• Hank enthuses over an “all-natural” ant killing device: “This is exactly what those environmentalists should be spending their time on: Finding ways to use nature against other forms of nature that are inconvenient to man!”
  • Kahn helpfully spells out the episode’s theme: “Where I come from, we got a thing called karma. You do something bad, it come back and bite you in the ass. Big, white, stubborn ass!”
  • Peggy discovering Dale’s plan looking for a cup of sugar in Nancy’s basement (!?!) smacks of really weak contrivance.
  • “You sacrificed your life to save my son. I guess that makes us even for you ruining my lawn.”

Plastic White Female (Season One, Episode Twelve)

Original air date: May 11th, 1997
Writer: David Zuckerman
Director: Jeff Myers

Bobby Head

It’s not a crutch, Dad. It’s something I’ve come to rely on to help me through life!

Before “Plastic White Female,” what do we know about Bobby Hill? He loves comedy, is highly impressionable, fears Hank doesn’t love him. Those scattered traits don’t quite make a character. One of Season One’s standout episodes, “Female” finally puts Bobby in the limelight, making him just as likeable and complex as the adult characters.

Joseph’s holding a coed sleepover, freaking Bobby out. Bobby debates whether to go, terrified of interacting with girls. Meanwhile, Luanne stresses over her beauty school exam, bringing home a plastic head to practice. Bobby grows enraptured by the head and starts “dating,” even practice kissing it. What seems like a strange fetish helps Bobby grow more confident – until Peggy discovers Bobby and freaks out.

KOTH is uncommonly good handling adolescent behavior. Rather than treating tweens as undersized sixteen year olds, its children aren’t sure about girls, proper behavior or the mores of adulthood. Writer David Zuckerman (who later wrote “Hilloween,” among others) handles this with remarkable sensitivity, taking Bobby from the weirdo rubbing cheese on Hank’s guitar to one of TV’s most likeable kids.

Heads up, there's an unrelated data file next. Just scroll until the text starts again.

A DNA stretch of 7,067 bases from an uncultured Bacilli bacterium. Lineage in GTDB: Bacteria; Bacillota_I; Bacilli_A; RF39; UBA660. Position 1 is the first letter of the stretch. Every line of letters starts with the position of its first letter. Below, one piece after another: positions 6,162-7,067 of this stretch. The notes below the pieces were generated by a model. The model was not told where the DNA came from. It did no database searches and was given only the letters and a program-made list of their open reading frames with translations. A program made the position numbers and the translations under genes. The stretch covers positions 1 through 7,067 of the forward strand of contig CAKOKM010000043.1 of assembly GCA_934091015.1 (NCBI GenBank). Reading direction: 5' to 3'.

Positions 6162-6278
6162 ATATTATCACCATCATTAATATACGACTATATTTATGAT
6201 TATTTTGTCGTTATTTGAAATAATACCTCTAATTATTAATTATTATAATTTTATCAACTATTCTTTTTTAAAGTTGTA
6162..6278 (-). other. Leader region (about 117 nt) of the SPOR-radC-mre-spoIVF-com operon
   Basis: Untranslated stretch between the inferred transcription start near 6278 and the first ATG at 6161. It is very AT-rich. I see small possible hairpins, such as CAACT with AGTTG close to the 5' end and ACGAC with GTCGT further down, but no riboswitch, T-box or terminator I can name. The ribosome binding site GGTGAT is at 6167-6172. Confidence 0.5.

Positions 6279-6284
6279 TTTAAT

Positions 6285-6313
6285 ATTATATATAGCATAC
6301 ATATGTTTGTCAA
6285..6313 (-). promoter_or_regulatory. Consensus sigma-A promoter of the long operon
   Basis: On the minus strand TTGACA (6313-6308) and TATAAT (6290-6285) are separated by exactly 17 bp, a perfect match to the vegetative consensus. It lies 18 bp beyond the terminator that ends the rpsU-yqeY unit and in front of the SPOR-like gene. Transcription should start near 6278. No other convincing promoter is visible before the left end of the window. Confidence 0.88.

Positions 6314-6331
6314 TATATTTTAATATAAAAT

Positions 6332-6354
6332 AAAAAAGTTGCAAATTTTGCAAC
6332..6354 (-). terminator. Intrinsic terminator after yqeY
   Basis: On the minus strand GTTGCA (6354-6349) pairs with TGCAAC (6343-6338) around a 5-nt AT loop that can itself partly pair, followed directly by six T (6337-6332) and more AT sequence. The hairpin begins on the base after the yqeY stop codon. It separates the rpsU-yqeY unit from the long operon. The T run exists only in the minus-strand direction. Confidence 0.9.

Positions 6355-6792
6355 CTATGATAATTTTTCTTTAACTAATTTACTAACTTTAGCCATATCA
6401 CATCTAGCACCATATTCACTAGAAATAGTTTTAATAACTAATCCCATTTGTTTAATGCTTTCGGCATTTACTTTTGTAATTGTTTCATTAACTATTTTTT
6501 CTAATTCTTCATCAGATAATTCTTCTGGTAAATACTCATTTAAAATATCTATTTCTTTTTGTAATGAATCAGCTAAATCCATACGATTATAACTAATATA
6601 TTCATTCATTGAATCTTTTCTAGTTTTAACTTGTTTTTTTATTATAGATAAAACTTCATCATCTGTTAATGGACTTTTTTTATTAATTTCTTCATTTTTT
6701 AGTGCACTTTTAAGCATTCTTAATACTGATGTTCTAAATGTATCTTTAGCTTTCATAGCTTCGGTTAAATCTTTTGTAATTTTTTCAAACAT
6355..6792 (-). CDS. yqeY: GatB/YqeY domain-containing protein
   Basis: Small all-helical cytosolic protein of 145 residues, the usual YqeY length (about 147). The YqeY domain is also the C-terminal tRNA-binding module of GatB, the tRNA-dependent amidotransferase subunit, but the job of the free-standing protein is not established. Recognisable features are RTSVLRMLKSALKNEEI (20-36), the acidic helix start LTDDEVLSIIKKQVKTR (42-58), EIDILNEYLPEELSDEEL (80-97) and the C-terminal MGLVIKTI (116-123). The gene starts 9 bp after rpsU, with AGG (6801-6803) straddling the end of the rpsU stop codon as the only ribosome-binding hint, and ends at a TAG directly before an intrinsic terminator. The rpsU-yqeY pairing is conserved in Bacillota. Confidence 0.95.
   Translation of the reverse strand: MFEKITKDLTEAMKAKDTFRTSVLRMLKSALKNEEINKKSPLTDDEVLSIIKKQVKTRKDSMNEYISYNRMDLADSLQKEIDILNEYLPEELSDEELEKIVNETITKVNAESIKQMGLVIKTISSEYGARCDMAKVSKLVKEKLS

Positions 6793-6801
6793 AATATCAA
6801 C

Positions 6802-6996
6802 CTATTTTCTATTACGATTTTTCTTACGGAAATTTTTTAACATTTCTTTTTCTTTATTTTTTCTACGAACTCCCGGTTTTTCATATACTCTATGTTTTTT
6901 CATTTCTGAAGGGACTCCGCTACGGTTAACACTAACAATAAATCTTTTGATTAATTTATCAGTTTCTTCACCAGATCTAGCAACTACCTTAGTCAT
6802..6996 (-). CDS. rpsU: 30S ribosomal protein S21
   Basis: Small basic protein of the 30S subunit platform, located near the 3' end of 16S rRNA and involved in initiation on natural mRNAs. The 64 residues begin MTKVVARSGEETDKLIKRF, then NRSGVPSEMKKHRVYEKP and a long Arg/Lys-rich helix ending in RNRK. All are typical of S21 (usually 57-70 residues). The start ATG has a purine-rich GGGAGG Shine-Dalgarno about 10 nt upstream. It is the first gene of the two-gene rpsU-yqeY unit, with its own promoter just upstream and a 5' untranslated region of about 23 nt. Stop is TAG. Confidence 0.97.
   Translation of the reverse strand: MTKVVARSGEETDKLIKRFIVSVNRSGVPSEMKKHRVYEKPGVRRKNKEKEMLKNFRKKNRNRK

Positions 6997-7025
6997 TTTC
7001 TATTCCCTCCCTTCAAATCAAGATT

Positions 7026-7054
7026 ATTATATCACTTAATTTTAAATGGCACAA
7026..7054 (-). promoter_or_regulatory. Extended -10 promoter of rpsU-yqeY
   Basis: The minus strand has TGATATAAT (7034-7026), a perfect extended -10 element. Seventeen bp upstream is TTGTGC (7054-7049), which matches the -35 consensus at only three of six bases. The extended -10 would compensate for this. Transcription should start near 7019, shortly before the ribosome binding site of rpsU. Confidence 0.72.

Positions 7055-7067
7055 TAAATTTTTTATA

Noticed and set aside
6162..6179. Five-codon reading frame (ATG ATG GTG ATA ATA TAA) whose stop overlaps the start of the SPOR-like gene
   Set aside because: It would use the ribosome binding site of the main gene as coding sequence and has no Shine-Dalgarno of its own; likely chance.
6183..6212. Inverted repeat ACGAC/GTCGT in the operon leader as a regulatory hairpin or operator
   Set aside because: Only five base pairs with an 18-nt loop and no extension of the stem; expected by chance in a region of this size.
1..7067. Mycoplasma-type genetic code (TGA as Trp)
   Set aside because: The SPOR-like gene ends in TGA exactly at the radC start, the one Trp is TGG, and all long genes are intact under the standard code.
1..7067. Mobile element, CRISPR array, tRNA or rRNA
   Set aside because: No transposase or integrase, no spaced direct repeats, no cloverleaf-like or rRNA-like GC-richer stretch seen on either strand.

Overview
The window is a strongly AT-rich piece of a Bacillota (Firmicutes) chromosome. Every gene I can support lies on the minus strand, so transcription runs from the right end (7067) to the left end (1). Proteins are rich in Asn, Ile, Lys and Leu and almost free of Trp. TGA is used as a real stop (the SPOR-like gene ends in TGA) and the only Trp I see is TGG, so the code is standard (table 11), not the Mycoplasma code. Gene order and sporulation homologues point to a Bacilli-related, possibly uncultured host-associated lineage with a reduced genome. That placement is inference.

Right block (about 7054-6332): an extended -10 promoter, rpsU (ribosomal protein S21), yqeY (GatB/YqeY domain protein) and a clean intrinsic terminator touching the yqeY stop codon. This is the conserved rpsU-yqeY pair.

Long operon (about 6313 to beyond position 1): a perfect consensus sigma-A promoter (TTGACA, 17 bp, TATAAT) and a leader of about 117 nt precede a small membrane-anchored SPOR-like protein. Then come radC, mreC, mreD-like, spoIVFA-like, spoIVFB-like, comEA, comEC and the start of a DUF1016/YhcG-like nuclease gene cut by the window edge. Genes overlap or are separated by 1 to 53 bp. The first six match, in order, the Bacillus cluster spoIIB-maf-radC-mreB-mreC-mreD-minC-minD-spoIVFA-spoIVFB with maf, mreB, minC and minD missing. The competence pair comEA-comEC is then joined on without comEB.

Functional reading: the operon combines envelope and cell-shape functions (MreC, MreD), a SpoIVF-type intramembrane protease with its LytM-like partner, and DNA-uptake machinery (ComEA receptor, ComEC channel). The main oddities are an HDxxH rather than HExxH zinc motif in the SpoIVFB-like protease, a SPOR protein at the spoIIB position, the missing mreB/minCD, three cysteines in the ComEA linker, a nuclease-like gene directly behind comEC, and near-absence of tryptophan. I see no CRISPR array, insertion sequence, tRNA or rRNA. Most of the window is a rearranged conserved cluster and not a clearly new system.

“Female” gives Bobby a common dilemma: How does a pubescent boy who’s nerdy, fat and shy deal with girls? As evidenced in “Square Peg,” Hank and Peggy won’t be much help: Hank encourages Bobby to prove his manhood;  Peggy fears losing her little boy. His equally awkward friends prove no help. Being an adolescent is like blind man’s bluff: you want to impress your (equally clueless) friends with your maturity, without knowing what the hell you’re doing.

So Bobby’s left to his own devices and grows. He channels his anxieties into a “practice”, growing more self-confident and assured: he dresses nicer, gains self-assurance, even hits on girls (“Hey Sharice, you stone cold fox. What up?”) By episode’s end, he’s lost his inhibitions enough to kiss Connie and attend Joseph’s party. In the future Bobby used charm, humor and personality to connect with the ladies (as opposed to Joseph, who became weirder and more dorkish as the series developed). Bobby stayed something of a nerd, but never a loser.

Except that development’s facilitated by a plastic head. Zuckerman and the animators milk the scenario, culminating in a Beach Boys montage of Bobby frolicking with his head. This mortifies Hank and Peggy, who label him a freak and destroy the head (much to Luanne’s dismay). But really, it makes sense that a creative kid like Bobby would find their own way of addressing this problem. Certainly KOTH passes no judgment. Adolescents are weird: deal with it.